By Brian Lee Crowley
Halifax Chronicle Herald, Moncton Times and Transcript
The key to reducing poverty is work, not welfare dependency. But you’d never know it if you listen to the professional poverty advocates.
In fact the mere suggestion that many people on low-incomes could make themselves better off by changing their own behaviour is guaranteed to generate howls of outrage from the “friends of the downtrodden”. The cry of “blaming the victim” is the first response, rapidly followed by the claim that the reason poor people are poor is that rich people are rich. If only we could take enough away from the rich, we could give it away to those in need and poverty would be no more.
Yet anyone who follows the Statistics Canada data on low incomes knows that the picture the poverty advocates paint is just plain wrong, both in terms of how people come to be on low-incomes and how they escape that condition.
There is not a huge underclass in Canada trapped permanently on low incomes. On the contrary, there is huge turnover from year to year: somewhere between a third and a half of the people in the bottom fifth (quintile) of income earners one year are not there the next, because their income has risen. And Stat scan’s numbers are quite clear about what makes the difference between falling into poverty and escaping it: the best and most common route out is more family members working more hours. Hard work and a buoyant labour market do make the difference.
Moreover, not only is poverty dispelled by working more, but it is also much more common at certain stages of life than others. University students are often technically “low-income earners”, but they are also giving up income today in order to invest in their future earning capacity. Many people fall into low-income as a result of a temporary life crisis — a divorce, loss of a job, illness and the like — and rapidly recover, both economically and personally. Young parents, usually at the lowest step on the earnings ladder, often make temporary economic sacrifices so that one parent can spend more time with the children. But as the parents age, their incomes generally rise, and as the children age they are more and more in the hands of institutions like schools, freeing the parents to work more at higher salaries. At the other end of their working life — retirement — people have usually acquired assets, such as a home that they can live in rent free, thus reducing substantially the income they need in order to live comfortably. Many of the people on “low-incomes” are not in fact “poor” at all.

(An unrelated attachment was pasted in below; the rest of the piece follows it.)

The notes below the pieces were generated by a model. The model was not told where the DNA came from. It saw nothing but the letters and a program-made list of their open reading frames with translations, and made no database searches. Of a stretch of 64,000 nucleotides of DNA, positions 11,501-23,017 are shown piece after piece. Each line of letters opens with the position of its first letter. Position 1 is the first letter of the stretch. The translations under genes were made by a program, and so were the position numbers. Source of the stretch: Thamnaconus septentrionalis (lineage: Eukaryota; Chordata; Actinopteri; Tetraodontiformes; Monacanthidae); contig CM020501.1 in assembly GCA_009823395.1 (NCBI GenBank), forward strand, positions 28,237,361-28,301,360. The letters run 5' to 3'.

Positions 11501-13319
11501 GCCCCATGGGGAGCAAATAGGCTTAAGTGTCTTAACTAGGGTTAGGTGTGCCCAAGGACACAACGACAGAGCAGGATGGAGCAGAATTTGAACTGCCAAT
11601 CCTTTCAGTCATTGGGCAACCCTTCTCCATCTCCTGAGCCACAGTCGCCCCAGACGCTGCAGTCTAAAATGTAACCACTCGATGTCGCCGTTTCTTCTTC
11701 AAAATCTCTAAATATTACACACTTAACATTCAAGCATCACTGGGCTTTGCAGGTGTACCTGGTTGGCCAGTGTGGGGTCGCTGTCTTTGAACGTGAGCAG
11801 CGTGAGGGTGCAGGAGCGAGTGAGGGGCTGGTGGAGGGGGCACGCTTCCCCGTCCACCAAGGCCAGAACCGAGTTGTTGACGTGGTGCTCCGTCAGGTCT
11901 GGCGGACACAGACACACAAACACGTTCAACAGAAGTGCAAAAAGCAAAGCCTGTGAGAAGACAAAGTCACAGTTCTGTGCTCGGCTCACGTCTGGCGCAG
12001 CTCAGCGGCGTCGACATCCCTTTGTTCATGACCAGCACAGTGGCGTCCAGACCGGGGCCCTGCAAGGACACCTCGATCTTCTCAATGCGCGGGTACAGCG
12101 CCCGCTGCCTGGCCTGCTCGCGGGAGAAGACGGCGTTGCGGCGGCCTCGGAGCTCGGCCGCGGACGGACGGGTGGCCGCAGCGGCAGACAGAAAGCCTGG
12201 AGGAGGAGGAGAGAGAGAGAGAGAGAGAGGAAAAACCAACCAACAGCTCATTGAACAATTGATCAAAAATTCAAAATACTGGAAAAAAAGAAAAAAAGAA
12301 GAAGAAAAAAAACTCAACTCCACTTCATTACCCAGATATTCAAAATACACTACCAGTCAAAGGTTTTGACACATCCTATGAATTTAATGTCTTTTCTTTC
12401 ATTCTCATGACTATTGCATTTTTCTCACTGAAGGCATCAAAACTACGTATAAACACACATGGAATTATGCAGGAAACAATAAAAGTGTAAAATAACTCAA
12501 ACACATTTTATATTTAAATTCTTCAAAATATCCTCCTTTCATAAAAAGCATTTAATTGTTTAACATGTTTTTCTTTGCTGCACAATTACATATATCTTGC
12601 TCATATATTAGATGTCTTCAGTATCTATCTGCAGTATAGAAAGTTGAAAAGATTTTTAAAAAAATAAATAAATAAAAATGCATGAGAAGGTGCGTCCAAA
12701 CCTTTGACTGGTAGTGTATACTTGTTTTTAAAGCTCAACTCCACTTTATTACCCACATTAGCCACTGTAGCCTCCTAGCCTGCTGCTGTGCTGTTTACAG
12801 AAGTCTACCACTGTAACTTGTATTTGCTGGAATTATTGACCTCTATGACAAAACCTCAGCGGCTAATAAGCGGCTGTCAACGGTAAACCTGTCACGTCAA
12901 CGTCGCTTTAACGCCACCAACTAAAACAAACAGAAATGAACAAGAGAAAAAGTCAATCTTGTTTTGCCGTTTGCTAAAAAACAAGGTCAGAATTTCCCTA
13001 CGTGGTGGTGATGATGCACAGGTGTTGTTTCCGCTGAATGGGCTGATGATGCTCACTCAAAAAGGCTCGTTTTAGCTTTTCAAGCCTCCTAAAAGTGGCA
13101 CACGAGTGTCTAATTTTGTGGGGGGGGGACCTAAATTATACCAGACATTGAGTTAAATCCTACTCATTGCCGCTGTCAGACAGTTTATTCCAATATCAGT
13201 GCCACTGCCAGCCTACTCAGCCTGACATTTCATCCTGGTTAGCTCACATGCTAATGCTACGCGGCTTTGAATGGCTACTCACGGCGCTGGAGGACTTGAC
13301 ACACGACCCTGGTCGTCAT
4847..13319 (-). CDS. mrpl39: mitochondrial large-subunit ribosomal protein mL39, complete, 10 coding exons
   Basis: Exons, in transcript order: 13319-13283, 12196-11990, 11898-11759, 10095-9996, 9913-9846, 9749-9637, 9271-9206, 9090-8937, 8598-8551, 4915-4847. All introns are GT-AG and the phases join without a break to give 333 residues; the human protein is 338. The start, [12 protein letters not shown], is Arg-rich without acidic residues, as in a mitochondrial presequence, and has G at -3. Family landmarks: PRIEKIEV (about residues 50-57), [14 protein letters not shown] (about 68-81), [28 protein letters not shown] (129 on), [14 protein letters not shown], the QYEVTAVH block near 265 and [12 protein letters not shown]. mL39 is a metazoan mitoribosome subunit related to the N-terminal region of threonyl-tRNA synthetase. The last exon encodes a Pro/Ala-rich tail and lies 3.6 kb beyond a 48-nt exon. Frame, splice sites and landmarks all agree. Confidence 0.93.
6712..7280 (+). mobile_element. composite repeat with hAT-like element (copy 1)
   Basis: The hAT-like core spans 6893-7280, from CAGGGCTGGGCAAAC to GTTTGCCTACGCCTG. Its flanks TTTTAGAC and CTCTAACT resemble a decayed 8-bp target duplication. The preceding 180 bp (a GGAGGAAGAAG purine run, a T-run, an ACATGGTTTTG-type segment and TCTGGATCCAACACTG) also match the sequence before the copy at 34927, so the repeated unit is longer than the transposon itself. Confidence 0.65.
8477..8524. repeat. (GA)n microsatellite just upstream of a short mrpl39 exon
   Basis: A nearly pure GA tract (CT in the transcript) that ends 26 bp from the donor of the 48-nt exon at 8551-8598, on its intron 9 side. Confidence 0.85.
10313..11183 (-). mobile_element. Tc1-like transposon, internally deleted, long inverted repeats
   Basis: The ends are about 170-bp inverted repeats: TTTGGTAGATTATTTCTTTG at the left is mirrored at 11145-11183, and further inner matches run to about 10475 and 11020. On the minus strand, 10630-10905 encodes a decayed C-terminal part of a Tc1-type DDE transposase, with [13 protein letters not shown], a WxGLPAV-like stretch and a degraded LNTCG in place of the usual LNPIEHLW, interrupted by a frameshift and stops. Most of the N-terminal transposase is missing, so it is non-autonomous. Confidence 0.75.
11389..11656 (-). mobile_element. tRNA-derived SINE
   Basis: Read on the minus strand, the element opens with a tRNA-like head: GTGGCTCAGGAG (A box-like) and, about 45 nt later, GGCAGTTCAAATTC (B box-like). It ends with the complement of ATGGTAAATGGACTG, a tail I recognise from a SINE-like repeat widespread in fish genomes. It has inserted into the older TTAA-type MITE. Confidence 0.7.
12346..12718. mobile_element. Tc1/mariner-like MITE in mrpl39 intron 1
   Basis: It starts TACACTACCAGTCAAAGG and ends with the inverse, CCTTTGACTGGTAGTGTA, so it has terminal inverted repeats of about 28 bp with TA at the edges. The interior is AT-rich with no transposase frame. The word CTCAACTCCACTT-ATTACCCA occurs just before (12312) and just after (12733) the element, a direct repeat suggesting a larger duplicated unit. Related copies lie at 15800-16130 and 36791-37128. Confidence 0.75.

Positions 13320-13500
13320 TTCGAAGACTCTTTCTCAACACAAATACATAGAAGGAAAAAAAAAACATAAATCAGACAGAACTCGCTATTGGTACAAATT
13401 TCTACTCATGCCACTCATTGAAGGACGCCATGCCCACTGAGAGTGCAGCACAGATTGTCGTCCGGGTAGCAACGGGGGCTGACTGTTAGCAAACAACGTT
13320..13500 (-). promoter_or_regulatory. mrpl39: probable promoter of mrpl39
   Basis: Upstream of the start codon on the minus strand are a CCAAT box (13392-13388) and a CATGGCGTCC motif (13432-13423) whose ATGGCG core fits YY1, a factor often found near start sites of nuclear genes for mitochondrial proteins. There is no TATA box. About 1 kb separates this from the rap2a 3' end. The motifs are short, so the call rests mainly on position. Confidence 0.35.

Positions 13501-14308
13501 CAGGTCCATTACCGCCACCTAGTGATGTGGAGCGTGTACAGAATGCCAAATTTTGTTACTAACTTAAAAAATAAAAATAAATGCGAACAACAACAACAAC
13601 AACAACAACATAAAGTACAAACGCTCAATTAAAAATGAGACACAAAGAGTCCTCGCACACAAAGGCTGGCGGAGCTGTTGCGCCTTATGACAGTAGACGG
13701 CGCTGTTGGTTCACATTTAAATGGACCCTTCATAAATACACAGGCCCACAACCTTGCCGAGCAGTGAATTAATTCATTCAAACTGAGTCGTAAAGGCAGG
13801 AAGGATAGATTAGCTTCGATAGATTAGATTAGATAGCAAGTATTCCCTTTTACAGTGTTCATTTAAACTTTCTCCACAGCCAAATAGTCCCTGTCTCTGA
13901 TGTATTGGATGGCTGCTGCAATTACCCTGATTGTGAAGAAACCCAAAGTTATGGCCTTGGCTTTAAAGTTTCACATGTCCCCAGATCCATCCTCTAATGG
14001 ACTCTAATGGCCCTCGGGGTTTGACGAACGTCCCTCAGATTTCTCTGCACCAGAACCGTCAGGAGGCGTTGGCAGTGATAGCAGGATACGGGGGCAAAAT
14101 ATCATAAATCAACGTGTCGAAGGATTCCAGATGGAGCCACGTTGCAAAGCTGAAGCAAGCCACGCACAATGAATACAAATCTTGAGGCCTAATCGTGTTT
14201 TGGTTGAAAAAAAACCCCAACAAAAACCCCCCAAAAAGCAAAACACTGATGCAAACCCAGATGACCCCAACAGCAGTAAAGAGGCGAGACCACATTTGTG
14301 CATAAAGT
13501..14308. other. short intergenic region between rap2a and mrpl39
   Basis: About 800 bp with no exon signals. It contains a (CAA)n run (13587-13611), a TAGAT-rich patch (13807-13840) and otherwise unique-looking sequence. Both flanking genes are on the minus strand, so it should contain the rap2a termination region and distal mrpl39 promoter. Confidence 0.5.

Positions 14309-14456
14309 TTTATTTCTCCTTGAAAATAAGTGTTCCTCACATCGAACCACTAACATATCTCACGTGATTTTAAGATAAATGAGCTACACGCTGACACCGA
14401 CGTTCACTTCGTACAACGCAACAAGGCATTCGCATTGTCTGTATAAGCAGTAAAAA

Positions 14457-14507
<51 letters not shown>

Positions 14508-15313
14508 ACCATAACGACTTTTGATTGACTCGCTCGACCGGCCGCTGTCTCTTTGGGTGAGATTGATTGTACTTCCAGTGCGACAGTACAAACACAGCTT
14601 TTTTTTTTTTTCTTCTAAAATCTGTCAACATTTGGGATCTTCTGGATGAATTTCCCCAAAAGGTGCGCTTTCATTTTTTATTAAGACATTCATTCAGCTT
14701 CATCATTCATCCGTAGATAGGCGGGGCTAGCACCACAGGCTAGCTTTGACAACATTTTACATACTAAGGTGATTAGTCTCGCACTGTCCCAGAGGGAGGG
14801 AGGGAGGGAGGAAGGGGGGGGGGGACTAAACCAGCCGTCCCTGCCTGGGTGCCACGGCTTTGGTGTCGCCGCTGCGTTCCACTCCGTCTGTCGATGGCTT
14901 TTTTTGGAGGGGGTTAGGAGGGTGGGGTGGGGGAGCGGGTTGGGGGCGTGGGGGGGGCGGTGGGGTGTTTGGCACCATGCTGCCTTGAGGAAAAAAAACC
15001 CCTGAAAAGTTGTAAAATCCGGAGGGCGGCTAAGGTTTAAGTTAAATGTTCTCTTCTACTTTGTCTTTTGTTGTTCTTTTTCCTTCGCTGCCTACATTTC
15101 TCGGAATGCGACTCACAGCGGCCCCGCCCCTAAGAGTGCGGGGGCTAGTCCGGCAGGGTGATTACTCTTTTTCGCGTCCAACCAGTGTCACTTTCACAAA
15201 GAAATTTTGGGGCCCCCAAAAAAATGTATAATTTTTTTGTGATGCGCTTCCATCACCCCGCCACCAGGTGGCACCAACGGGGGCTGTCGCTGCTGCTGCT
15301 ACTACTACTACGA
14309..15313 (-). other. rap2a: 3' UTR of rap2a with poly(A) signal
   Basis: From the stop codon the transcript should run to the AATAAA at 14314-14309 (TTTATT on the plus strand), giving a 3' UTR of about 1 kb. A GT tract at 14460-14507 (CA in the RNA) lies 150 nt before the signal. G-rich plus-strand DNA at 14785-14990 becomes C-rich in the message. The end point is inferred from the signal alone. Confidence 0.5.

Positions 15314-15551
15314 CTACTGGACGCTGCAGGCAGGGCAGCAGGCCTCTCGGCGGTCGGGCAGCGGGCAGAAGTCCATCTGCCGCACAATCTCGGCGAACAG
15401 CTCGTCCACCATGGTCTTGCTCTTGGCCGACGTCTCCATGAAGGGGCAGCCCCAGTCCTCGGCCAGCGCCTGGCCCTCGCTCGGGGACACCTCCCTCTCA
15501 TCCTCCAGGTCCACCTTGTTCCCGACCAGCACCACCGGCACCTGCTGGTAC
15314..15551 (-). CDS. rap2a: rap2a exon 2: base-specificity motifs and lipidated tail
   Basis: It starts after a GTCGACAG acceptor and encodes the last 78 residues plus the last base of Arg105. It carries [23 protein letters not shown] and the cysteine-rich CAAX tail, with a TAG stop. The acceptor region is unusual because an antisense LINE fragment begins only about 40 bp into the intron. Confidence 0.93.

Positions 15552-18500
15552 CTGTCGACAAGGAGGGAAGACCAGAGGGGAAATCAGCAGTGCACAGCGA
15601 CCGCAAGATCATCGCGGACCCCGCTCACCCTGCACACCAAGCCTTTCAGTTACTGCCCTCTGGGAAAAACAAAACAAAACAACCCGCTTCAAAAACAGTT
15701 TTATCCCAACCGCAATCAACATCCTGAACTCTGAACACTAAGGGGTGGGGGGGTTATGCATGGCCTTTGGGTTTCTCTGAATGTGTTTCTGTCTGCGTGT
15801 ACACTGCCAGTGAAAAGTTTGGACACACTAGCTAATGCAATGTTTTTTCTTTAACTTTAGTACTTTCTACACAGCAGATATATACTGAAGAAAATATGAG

Now Thomas Sowell, a distinguished black economist at the Hoover Institution at Stanford University in California, has deepened our understanding of the relationship between work and poverty even further. In a recent article, he points out that while there are more than 19 million people working in households with incomes in the top 20 percent in the United States, there are fewer than 8 million people working in households in the bottom 20 percent. Among households in the bottom 20 percent in income, there are more than 13 million people who do not work at all. So unless you’re prepared to argue that it is unfair that work be rewarded, these huge differences in numbers of household members working go a very long way to explaining income differences between the so-called “rich” and those at the bottom of the income scale.
Just how much income do you need to get into the top 20 percent of income earners in the US? Household income of $85,000 will get you there. That’s two adults working at lower-middle class salaries. And remember that many of the people in this group will have been in the bottom 20 percent of income earners at another point in their lives. Far from it being the rich are rich and the poor are poor and never the twain shall meet, there is massive movement among income classes and for most people being on low-income is not a permanent condition but a normal way station in life.
Work is still the best most effective antidote to poverty. And contrary to what many people might think, the main obstacle to improving conditions for those on low-incomes is not the absence of jobs. On the contrary, industries around Atlantic Canada are getting increasingly exercised about looming labour shortages, and most employers tell pollsters they have real difficulty finding workers. No, it’s poorly designed social programs, both federal and provincial, that remain the biggest obstacle to helping people get back into the labour force and out of poverty. New Brunswick has done more than, say, Nova Scotia, but the whole region has been far too slow to draw the lessons of a decade of successful welfare reform throughout North America: work works.
Brian Lee Crowley is president of the Atlantic Institute for Market Studies